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NFIB Research Foundation Report on the effect of raising the minimum wage in Pennsylvania

Date: March 24, 2014

HARRISBURG, March 24, 2014 - A handful of bills have been introduced in the Pennsylvania legislature to raise the state’s current $7.25 minimum wage. Advocates claim that will help to bring people out of poverty.  But a reliable economic model used in an NFIB study released today finds that minimum wage increases in Pennsylvania will actually hurt those they are intended to help by eliminating entry level jobs in the Commonwealth.

The National Federation of Independent Business Research Foundation report projects the effect that three Pennsylvania minimum wage bills will have on jobs and economic activity in our state. The findings forecast the loss of as many as 28,000 to 119,000 jobs over a ten year period when the wage is increased to $8.75 or $9.00, as those increases are tied to cost-of-living adjustments. The report uses a widely accepted regional economic model that is also used by the federal government, local governments and universities created by REMI, Inc. (see www.remi.com).  Earlier this year a Congressional Budget Office report on raising the national minimum wage to $10.10 projected 500,000 job losses in the U.S.

“The NFIB study shows that more than half of the jobs would disappear from the small-business sector in Pennsylvania,” said Kevin Shivers executive state director of NFIB Pa., “While minimum wage hikes are intended to help those below the poverty level, they will do just the opposite.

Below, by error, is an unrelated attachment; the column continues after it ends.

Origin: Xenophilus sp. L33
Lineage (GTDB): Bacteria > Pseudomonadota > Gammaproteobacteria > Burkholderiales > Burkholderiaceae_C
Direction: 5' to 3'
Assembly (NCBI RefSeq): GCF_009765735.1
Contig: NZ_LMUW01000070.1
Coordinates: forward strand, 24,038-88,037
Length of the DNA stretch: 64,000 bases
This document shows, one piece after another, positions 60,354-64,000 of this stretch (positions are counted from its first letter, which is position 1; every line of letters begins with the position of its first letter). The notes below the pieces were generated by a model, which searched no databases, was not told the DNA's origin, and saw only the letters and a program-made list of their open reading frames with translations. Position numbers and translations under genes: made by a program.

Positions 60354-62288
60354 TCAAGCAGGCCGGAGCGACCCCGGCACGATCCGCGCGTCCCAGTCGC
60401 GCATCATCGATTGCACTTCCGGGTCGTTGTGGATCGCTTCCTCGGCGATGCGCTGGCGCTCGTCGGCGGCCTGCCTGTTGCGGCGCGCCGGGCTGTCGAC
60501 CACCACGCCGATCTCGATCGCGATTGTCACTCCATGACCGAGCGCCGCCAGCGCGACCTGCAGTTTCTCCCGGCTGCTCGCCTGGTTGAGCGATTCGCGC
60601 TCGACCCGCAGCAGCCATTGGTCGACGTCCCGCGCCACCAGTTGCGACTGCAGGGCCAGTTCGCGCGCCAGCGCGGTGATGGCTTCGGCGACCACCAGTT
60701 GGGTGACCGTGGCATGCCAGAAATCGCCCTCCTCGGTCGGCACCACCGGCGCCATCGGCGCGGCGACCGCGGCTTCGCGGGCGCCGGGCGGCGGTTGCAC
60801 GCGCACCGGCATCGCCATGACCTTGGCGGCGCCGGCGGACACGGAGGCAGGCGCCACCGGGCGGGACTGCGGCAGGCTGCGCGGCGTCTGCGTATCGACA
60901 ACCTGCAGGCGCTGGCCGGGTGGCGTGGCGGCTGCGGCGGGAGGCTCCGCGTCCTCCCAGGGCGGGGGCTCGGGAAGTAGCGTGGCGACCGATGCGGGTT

“Small-business owners will ultimately hire a more skilled employee rather than pay someone with no skills and no experience higher wages. Unlike corporations, small businesses operate on a slim profit margin and tough decisions will have to be made.

“The actual costs of a minimum wage increase will be higher for small businesses because employees who make over the minimum won’t want to be paid the same as a co-worker with less experience, so the full pay scale is likely to be adjusted” said Shivers.

NFIB believes small-business owners are likely to cut hours and reduce hiring. It will become even harder for the unemployed or teenagers to find an entry level job. Companies may invest in technology to replace low level jobs. Business owners may also be forced to raise prices which will negatively affect all consumers, especially the poor.  The sectors most affected by a minimum wage increase are restaurants, service businesses and those in the amusement industry.

A 2012 report from the Bureau of Labor Statistics shows people under age 25 fill just over half of the minimum wage jobs and their average household income is about $66,000 a year. Of those over 25, 75% have household incomes above the poverty level. Only 16% of minimum wage workers are sole income earners with dependents.

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